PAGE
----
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Working from home for long periods of time can lead to ‘panic working’

Organizations need to be aware of a phenomenon called ‘panic working’ amongst employees who are working from home due to the COVID-19 restrictions says Dr. Ali Fenwick, Professor of Organizational Behaviour at Hult International Business School in Dubai.

COVID-19 creates a lot of uncertainty and poses a threat towards one’s livelihood and health. The different coping strategies that people use to deal with the current situation lead to a similar state of mind, resulting in panic working, of which hyper-productivity is a key aspect.

According to Dr. Fenwick there are four reasons why people panic work when working from home:

The ostrich effect: when situations are uncertain and fear kicks in, home-working employees can choose to cope with a perceived threat by ignoring it. This is called the ostrich effect. Sticking you head in the sand and pretending it is business as usual, while you know there is something wrong. The more one ignores reality, the harder one works, which leads to panic working.

Busy bee syndrome: this coping strategy is common among people working from home. A need to always appear busy. When you are working from home you might feel the pressure to show other people you are busy by sending emails the whole day, making yourself constantly available, or finding other ways to prove how productive you are. Missing workplace cues of validation, acknowledgement, and feedback can lead to panic working.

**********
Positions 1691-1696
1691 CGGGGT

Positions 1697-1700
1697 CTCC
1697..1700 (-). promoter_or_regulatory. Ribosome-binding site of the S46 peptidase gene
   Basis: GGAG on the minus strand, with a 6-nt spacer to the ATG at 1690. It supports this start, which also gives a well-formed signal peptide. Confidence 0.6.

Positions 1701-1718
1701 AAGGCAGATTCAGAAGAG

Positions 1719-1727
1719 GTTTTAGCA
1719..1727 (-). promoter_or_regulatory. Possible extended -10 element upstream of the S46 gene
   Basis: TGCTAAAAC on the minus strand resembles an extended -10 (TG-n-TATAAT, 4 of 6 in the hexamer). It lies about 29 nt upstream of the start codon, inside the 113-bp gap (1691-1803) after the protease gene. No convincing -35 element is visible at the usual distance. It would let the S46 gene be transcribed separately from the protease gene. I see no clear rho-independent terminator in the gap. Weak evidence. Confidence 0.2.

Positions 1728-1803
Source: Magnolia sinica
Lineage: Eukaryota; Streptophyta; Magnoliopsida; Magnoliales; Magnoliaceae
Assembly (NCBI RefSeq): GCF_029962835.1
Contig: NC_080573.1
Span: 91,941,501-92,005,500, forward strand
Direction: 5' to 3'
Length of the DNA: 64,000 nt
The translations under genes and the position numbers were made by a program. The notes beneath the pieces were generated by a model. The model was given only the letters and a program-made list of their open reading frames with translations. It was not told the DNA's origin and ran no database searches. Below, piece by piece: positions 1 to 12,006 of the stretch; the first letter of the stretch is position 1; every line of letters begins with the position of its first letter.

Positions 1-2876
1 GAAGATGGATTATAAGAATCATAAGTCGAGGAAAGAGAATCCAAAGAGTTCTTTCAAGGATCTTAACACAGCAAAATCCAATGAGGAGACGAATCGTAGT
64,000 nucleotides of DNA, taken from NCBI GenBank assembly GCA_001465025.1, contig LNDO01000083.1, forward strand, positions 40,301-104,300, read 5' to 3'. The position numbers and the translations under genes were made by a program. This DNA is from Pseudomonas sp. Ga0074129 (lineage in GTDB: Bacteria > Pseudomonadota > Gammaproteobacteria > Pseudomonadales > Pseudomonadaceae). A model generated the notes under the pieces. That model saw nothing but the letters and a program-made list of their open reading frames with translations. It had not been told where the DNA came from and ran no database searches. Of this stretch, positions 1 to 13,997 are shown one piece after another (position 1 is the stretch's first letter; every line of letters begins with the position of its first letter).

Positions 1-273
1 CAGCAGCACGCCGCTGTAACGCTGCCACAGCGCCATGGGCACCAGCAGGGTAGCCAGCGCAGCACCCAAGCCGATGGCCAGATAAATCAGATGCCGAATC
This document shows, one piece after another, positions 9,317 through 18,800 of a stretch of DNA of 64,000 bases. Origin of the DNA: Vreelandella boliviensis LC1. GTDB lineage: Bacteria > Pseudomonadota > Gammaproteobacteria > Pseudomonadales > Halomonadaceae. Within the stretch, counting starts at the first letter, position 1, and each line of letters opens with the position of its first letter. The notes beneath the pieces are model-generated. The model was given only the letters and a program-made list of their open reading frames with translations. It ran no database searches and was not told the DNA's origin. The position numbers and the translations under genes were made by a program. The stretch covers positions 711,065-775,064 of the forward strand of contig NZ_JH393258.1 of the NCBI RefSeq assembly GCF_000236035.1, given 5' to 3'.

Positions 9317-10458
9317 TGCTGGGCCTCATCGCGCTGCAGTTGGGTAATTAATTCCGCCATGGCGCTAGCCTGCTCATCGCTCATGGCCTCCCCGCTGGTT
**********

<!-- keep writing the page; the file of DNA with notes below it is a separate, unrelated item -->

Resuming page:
Working to survive: the fear of losing one’s job or even the fear of death can spur some employees to go into hyperdrive. Survival mode kicks in. This defence mindset is driven mainly through emotions and triggers employees to work harder as a way of acting out their need to survive.

Working to regain control: feelings of confinement and insecurity can make employees feel powerless. When this happens, it is normal for employees to want to regain control over their surroundings. Panic working is a way that employees can exert their control in a meaningful way which leads to excessive working as a way to feel safe and more secure.

Dr. Fenwick says: “In summary, people have different ways of dealing with the COVID-19 situation. Be it working to survive, regain control, act busy, or ignore reality, many employees will react in a similar way by panic working. Employers can easily mistake busyness for productivity and overlook the negative consequences of hyper-productivity to employee well-being and organizational performance”.



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